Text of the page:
Idiosyncrasies of the English Language
You know something’s wrong with us when the most commonly used word in the English language is not even a universally-recognized English word.
I am, of course, referring to the three-letter acronym starting with an ‘L’, ending with another ‘L’, and with an’ O’ in the middle.
Lol! You exclaim in epiphany. And you are quite right, of course.
A major part of Internet chat-speak originally standing for “laughing out loud”, once used to express great amusement at something, now is used to express… everything, and nothing in particular. It has, in less than the ten short years of its existence, evolved into something larger than chat-speak. To date, it has found its way into many face-to-face conversations as well.
It is a very useful communication tool, no doubt – for the most part of life, when expressing your amusement would be enough to get by most conversations. In fact, many people have the opinion that ‘lol’ would be a suitable reply to just about everything under the sun.
Now, Bobby and Timmy are two teenage boys who have just met each other (via highly complicated circumstances which I shall not care to elaborate on) in a park. Bobby is your typical boy-next-door, He is amiable, boyish, and friendly. Timmy is your typical boy-next-door-with-a-computer. He used to be like Bobby… until he met the computer, and the nifty application within dubbed the ‘Internet’. He has been learning chat-speak, sex and violence through the Internet, and it seems nothing outside of the Internet can sustain his attention anymore. While Bobby tries to make conversation with Timmy, Timmy is listening to his I-Pod, pretending he’s listening to Bobby.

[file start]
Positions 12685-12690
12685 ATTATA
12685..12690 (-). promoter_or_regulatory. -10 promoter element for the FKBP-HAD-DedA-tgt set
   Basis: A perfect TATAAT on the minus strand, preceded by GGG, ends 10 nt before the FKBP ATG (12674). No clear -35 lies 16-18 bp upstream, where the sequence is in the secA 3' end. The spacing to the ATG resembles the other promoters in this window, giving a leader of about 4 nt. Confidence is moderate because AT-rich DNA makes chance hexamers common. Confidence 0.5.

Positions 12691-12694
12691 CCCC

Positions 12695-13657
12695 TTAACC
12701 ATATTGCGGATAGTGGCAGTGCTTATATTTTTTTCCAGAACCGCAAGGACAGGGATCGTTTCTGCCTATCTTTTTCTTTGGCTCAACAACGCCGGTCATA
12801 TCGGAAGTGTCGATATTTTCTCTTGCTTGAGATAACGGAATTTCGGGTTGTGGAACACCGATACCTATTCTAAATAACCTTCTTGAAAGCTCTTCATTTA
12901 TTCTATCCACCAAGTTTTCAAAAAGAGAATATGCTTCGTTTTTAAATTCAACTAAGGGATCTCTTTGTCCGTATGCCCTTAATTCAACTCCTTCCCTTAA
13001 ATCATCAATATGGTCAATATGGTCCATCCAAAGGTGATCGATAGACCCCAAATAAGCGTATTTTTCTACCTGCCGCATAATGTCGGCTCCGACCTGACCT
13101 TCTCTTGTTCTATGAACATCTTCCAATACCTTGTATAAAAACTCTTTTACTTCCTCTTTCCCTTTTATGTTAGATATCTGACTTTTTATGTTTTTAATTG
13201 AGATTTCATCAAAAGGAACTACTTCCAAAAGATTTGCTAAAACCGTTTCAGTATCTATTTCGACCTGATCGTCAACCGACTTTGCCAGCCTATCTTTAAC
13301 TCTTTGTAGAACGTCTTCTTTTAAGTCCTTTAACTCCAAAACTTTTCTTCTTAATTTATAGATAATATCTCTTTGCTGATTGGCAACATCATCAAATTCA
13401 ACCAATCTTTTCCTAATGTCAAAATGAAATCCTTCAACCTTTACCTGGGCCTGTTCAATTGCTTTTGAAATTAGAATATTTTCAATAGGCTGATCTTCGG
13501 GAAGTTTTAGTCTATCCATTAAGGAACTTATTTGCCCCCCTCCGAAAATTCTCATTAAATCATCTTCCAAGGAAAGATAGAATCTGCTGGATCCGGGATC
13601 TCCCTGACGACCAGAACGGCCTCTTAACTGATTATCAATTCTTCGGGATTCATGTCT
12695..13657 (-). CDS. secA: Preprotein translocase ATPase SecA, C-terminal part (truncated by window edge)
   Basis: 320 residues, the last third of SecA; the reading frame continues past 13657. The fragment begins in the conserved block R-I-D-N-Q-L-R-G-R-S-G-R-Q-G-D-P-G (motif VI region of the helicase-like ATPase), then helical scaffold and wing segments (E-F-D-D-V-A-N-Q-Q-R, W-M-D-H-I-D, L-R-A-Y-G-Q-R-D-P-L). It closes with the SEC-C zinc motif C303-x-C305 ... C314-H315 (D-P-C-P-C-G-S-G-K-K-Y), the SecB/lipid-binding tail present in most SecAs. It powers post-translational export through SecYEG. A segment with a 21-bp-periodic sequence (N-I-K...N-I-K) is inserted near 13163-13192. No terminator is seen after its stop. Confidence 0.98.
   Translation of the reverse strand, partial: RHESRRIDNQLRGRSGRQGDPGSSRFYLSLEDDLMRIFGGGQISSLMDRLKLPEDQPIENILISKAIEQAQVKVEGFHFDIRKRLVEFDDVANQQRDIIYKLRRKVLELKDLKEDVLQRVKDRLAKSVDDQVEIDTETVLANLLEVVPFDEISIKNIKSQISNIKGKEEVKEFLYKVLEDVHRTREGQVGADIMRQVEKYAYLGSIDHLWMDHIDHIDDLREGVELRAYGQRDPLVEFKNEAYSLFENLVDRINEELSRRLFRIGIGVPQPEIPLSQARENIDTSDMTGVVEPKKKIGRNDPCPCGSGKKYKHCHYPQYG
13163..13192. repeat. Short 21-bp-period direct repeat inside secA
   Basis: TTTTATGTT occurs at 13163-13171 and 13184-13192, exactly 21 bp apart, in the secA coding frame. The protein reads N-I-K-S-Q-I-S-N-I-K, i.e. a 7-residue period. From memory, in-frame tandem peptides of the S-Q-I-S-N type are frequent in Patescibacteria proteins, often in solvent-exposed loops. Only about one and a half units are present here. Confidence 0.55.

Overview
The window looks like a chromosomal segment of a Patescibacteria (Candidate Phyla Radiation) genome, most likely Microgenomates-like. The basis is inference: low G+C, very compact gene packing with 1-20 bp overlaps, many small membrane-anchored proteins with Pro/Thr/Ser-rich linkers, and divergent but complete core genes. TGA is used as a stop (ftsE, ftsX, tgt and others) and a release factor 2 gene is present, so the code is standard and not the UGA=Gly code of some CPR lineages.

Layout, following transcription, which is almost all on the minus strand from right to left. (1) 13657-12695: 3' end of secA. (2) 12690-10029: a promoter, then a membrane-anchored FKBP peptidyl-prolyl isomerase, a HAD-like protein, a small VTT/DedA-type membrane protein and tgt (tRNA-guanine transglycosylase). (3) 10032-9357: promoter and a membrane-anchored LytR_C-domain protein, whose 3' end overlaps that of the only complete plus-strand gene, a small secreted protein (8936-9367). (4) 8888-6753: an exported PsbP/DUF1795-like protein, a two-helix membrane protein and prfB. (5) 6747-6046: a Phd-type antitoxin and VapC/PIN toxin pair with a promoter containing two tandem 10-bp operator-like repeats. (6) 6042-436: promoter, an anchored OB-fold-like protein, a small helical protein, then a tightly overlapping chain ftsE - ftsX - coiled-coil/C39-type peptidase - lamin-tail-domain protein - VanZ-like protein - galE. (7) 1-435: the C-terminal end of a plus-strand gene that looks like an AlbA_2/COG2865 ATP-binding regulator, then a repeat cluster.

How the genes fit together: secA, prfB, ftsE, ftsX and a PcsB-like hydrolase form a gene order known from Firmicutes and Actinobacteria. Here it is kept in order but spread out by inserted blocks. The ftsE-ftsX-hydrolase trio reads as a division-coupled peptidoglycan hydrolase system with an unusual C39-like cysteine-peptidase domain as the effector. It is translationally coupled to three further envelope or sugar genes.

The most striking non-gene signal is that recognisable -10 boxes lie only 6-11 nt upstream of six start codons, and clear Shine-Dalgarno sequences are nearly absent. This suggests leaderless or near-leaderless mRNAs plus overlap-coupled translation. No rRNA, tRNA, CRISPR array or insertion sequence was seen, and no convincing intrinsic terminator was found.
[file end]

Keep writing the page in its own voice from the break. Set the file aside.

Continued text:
Bobby: Hey, Timmy, I got a new haircut!
As you can see, Timmy got away with not paying attention to Bobby, by expressing his amusement at Bobby’s new haircut, even if, in truth, Timmy hadn’t heard a **** about what Bobby had said. Bobby is therefore satisfied with Timmy’s reply, finding Timmy a particularly cheerful chap, and a nice supportive friend to boot. They walk on along the rugged path, Bobby looking around excitedly at flowers and butterflies and things of nature, and Timmy listening on his I-Pod and staring blankly in front.
Bobby: Oh, Jesus! Timmy, is that a caterpillar on your shirt?
Bobby is beginning to think that Timmy is a fine lad – he appeared to be perfectly comfortable, even with that large green caterpillar crawling all over his shirt! Surely Timmy must be a man of the outdoors, just like Bobby himself. As you can glean from this exchange, ‘lol’ can be used in a dismissive nonchalant tone, indicating apathy and/or moxie, very attractive qualities in a man. Eager to make friends, Bobby presses on.
Bobby; So, Timmy, what are you doing in school this week?
Bobby is bewildered, now slightly suspicious of Timmy’s strange replies, but being a simple boy, he decides to ignore this – after all, Timmy DOES seem like a nice boy, with those cool MP3 cords dangling down his ears. Bobby’s already starting to warm up to the silent, yet reaffirming Timmy. He decides to confide in Timmy.
Bobby: You know something, Timmy? My… my favourite grandfather just died last week, of an aneurysm! Isn’t that absolutely horrid?
‘Lol’, as mentioned above, has very many varied uses – but when somebody has just reported a grievance to you, I am sure we all agree that amusement is not exactly the correct emotion you should approach the conversation with. And therein lies the limitations of everyone’s favourite acronym. Bobby, genuinely wounded by this act of nonchalance and unfeeling, runs away from Timmy, who is now listening to “Hips Don’t Lie” and appropriately gyrating his hips on the spot, unaware of what has just happened.
Lol is the best medicine.
(Coming up next issue: A plethora of ways in which you can use the word ‘suck’)